6. At least half the things that come out of your YAGM’s mouth for the first few months will begin with, “In Mexico/Slovakia/South Africa/etc…” This will undoubtedly begin to annoy the crap out of you after the first few weeks. Actually saying so, however, will prove far less effective than listening and asking interested questions. Besides, you can bet that someone else will let slip exactly what you’re thinking, letting you off the hook.

7. That said, speak up when you need to! Returning YAGMs commonly assume that almost nothing has changed in your lives since they left. (This happens, in part, because you let them, figuring that their experiences are so much more exciting than yours, and therefore not sharing your own.) Be assertive enough to create the space to share what has happened in your life during the last year.

8. Recognize that living in a very simple environment with very few material belongings changes people. Don’t take it personally if your YAGM seems horrified by certain aspects of the way you live – that you shower every day, for example, or that you buy a new radio instead of duct-taping the broken one back together. Recognize that there probably are certain things you could or should change (you don’t really need to leave the water running while you brush your teeth, do you?), but also that adjusting to what may now feel incredibly extravagant will simply take awhile. Most YAGMs make permanent changes toward a simpler lifestyle. Recognize this as a good thing.

9. Perhaps you had hopes, dreams, and aspirations for your YAGM that were interrupted by their year of service. If so, you may as well throw them out the window. A large percentage of returning YAGMs make significant changes to their long-term goals and plans. Some of them have spent a year doing something they never thought they’d enjoy, only to find themselves drawn to it as a career. Others have spent a year doing exactly what they envisioned doing for the rest of their lives, only to find that they hate it. Regardless of the direction your YAGM takes when they return…rejoice! This year hasn’t changed who they are; it has simply made them better at discerning God’s call on their lives. (Note: Some YAGMs spend their year of service teaching English, some are involved in human rights advocacy, others work with the elderly or disabled, and at least one spent his year teaching British youth to shoot with bows and arrows. The results of this phenomenon, therefore, can vary widely.)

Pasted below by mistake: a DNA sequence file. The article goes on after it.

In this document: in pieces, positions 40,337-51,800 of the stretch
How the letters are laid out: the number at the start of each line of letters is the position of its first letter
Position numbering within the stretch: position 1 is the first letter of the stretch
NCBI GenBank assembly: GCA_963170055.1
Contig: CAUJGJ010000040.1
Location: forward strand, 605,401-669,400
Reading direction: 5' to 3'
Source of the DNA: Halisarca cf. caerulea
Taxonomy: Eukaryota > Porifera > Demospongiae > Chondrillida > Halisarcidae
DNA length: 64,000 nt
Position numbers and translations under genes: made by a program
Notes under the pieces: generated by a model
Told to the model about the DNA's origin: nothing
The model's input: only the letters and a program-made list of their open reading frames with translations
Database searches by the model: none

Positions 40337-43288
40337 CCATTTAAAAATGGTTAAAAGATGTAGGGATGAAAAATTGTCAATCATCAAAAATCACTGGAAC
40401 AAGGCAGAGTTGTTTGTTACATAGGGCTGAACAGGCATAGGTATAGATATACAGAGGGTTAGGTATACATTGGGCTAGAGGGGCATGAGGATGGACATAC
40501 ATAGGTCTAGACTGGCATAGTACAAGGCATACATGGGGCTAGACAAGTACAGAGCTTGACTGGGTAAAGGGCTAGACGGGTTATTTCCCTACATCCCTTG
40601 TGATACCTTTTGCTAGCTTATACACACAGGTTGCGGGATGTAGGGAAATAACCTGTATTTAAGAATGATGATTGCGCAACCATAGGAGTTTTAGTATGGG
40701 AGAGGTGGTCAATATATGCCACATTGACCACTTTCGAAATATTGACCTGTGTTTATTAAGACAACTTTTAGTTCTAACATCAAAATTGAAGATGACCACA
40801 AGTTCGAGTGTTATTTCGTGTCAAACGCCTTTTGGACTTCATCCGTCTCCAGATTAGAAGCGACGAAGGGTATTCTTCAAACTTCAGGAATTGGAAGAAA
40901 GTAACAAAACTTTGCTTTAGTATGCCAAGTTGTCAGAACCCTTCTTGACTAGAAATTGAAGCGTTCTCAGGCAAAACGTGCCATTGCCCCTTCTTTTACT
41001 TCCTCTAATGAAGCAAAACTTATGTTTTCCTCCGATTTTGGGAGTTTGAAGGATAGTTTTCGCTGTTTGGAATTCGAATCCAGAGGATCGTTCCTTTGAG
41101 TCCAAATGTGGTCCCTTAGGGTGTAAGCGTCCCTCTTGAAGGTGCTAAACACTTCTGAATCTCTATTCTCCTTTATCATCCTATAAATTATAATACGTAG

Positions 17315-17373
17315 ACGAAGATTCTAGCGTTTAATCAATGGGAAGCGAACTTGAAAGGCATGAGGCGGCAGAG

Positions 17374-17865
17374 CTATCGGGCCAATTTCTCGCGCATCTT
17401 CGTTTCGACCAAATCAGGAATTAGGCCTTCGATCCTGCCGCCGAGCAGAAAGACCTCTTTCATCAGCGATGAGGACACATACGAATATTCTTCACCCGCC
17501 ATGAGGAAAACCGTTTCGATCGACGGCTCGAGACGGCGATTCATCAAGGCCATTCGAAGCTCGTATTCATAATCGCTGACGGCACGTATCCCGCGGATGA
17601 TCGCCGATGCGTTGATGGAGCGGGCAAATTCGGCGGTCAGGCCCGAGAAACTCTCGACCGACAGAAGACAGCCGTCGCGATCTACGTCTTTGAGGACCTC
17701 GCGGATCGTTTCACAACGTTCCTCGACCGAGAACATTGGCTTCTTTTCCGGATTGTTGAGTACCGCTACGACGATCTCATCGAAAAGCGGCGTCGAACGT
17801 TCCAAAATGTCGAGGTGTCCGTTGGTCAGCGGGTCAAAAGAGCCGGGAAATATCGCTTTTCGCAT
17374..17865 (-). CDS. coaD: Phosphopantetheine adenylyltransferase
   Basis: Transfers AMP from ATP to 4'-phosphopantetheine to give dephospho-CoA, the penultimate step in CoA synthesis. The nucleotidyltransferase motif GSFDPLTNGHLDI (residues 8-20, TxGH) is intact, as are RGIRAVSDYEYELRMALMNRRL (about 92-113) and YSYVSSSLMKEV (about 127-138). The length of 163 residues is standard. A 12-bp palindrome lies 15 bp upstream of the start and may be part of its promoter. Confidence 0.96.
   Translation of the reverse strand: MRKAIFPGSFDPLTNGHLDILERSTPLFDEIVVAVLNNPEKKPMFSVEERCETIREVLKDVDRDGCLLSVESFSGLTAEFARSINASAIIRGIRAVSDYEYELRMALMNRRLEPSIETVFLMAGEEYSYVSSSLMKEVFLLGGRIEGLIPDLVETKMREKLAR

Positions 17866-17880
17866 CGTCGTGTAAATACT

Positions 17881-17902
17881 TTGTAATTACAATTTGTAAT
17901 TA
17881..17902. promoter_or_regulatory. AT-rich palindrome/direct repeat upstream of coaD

10. Go easy on yourself, and go easy on your YAGM. Understand that reverse culture shock is not an exact science, and manifests itself differently in each person. Expect good days and bad days. Don’t be afraid to ask for help (including of the pharmaceutical variety) if necessary. Pray. Laugh. Cry. This too shall pass, and in the end, you’ll both be the richer for it.

Wednesday, June 8, 2011

Happy Birthday and the Mother City!